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We're in need of an old-school reminder to 'be nice, clear your ice'

Big snowstorms have been bypassing Toronto and hitting regions to the north and south — but get the shovels ready.

Big snowstorms have been bypassing Toronto and hitting regions to the north and south — but get the shovels ready.


For cities to be walking-friendly and accessible, we all have to take responsibility for keeping sidewalks free of snow and ice. Governments clear much of the white stuff, but not all — and not immediately.


Depending on where you live, the municipality plows roads and sidewalks within specified periods of time after a snowfall. In the past, roadside transit stops were a low priority for GTA cleanup crews, but that may be improving. For example, Mississauga recently committed to clearing the areas where buses load and unload within 24 hours, down from 36.


Toronto’s time limit for bus stops is 72 hours. Senior transportation manager Peter Noehammer says most are done within two days.


If you think municipal authorities have forgotten to clear a transit stop — including near train stations — please report it.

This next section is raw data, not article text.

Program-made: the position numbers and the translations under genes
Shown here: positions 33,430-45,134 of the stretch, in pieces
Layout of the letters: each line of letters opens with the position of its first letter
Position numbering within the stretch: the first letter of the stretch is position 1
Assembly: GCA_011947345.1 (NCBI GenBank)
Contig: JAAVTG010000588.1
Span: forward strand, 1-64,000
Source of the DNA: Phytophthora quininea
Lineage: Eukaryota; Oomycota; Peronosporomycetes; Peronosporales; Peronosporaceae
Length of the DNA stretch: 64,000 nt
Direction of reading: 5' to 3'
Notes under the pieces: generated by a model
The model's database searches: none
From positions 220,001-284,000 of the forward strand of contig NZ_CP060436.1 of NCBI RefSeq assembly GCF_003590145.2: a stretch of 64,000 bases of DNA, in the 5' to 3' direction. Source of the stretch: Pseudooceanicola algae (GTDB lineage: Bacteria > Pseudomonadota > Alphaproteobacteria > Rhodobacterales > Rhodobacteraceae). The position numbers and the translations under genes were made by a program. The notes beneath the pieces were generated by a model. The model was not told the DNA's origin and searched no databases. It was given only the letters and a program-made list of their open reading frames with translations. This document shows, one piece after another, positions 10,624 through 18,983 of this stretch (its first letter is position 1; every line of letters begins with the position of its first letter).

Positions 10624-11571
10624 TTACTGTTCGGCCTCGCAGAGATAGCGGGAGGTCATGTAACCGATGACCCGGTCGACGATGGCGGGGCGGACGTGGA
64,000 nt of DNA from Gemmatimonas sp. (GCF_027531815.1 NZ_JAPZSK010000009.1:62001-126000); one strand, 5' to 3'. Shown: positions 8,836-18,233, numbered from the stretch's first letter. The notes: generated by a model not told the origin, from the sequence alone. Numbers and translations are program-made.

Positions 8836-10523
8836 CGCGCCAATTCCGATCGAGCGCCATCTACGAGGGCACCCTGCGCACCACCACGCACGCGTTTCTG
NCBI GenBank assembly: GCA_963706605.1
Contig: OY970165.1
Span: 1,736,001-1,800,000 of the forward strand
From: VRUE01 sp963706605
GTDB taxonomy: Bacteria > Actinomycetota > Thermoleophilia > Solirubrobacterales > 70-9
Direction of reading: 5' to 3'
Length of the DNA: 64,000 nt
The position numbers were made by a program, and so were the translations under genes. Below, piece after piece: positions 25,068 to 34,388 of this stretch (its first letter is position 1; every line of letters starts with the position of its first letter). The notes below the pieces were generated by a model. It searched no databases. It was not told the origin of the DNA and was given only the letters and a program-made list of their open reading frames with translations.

Alas, getting to transit from one’s front door is even tougher when owners along local streets haven’t done their bit. This is especially critical in parts of 416 where sidewalks are too narrow for civic plows to reach.
Before being amalgamated, the old City of Toronto reminded residents of their duty to clear snow from the front walk so neighbours could pass safely. See YouTube for “Clear Your Ice” commercials.


Now, city hall barely mentions the topic, and thereby fails its citizens. Navigating slippery sidewalks is no simple task, particularly for the elderly and those who use mobility aids. A heavy snowfall forces some to stay at home for long periods.


Claiming tight budgets, Noehammer says a new “Clear Your Ice” campaign is a good idea, but costly. And yet the city does spend money on advertising and has in-house publicity tools — such as free poster space in bus shelters.


I’ve asked Toronto officials about this for years. Last week, Noehammer said of the shelter ads: “We didn’t do it this year, but it is something we will be putting forward” as a communications priority.


Instead, official statements about timelines for clearing your walk (within 12 hours of a snowfall) and fines for not doing so ($105) are buried in press releases or the official site toronto.ca — search under “snow.”


Toronto, it’s time to get off your tush and make sidewalks safer.



Toronto-based transport writer Ed Drass covers transit issues every Monday; transit@eddrass.com.

 
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